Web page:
Two of the roofing areas over classrooms and corridors were not in so bad condition. The membrane was, however reaching the end of its natural life and was suitable for a roof overlay. These areas also have single skin GRP rooflights which were hazardous and needed replacing. The classrooms below including a computer room which has equipment which it is particularly important to keep dry.
The final area is a corridor roof which was reaching the end of its natural life, but due to the proximity of UPVC windows an alternative approach to the re-roofing will be taken, in accordance with Safe2Torch guidelines.
What is Safe2Torch?
Safe2Torch is the National Federation of Roofing Contractors risk assessment strategy which aims to introduce best practice in the use of ‘hot works’ (naked flames and hot materials and tools) in roofing. The intention is to reduce the risk of roof fires when using gas torches on roofs, torches which are used in the application of some bitumen roofing systems.
The strategy is designed to confirm that there is a fire risk (or fire risk cannot be ruled out) alternative torch-free solutions to roofing will be used. SIG Design and Technology are signatories to the Safe2Torch pledge and a Registered Safe2Torch Member. Read our Safe2Torch Guide for Clients here.
Modern torch-applied bitumen roofing systems are extremely effective and high quality and used throughout the country (including on this school) but with repair and replacement using these materials there is always a need to assess the fire risk. The Safe2Torch strategy is always applied by our surveyors, and in this case the corridor area was identified as an area where there was a potential risk of fire due to the UPVC windows alongside the roofing area.
As an impartial supplier of roofing materials, SIG Design and Technology can recommend the right products for any situation, and in this case a specification has been developed which does not use ‘hot works’ but instead a cold applied liquid roofing repair.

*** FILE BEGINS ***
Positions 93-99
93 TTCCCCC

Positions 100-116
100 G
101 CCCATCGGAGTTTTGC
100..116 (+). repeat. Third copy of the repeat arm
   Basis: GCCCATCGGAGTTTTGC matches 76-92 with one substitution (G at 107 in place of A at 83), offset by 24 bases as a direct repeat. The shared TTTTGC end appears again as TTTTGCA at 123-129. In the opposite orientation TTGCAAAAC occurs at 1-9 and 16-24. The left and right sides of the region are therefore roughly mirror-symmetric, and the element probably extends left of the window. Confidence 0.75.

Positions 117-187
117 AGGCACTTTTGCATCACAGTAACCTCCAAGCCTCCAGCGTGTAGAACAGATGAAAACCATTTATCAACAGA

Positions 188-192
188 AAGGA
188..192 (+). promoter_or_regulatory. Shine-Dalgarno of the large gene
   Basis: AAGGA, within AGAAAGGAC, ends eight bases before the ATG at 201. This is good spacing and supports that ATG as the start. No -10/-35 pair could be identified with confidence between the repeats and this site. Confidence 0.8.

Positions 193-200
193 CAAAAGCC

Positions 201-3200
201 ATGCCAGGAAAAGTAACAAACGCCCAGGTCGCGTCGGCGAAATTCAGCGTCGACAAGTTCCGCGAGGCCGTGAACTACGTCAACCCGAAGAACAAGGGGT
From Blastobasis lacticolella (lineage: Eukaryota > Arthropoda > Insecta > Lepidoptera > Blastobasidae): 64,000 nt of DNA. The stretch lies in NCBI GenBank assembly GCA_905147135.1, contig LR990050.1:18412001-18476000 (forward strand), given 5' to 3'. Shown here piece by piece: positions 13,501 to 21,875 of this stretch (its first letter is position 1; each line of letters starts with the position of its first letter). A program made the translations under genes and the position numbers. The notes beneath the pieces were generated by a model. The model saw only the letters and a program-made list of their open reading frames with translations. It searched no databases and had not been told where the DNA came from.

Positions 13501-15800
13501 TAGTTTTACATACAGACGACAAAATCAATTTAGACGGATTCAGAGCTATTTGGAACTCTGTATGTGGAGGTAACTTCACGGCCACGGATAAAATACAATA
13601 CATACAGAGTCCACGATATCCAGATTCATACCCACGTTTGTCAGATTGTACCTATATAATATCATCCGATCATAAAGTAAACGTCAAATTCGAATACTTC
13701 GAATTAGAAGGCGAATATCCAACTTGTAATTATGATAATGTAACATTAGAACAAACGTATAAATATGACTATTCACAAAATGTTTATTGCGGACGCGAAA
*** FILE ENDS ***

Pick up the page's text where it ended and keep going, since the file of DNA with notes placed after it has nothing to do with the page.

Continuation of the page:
What we are going to do – Four Roof Repairs
The school roof replacement work we are doing over the coming weeks is therefore in four critical areas which are numbered in the overhead view above:
- Dining Hall – strip and re-roof
- Classrooms and Corridors – overlay
- Classrooms and Corridors – overlay
- Corridor with UPVC windows – liquid repair.
Area 2 is a higher level roof than area 3, so this will be carried out first in order to provide safe scaffolding around the roof from below. We’ll then carry out the dining hall complete replacement, followed by the other classrooms and finally the corridor with UPVC windows.
D3 Associates’ role in the project will be will be to provide architectural drawings, project management, cost management, building surveying and CDM (Health and Safety) advisors. SIG Design & Technology will support the design and detailed specification, assist in the selection of an accredited contractor, supply the materials, monitor the installation and provide guarantees and maintenance advice. We are experienced working together as a team and expect the project to go very smoothly.
Next time – Re-roofing a School when in Use
We’ll be blogging about these works over the coming weeks to to give you an idea of what it is like to have this sort of work done on your school. As an introduction, next time we’ll be blogging about the issues to consider when reroofing and recovering school buildings when the school is in use.
If you’re in a similar situation at your school, why not tell us about it in the comments, and feel free to ask us any questions too.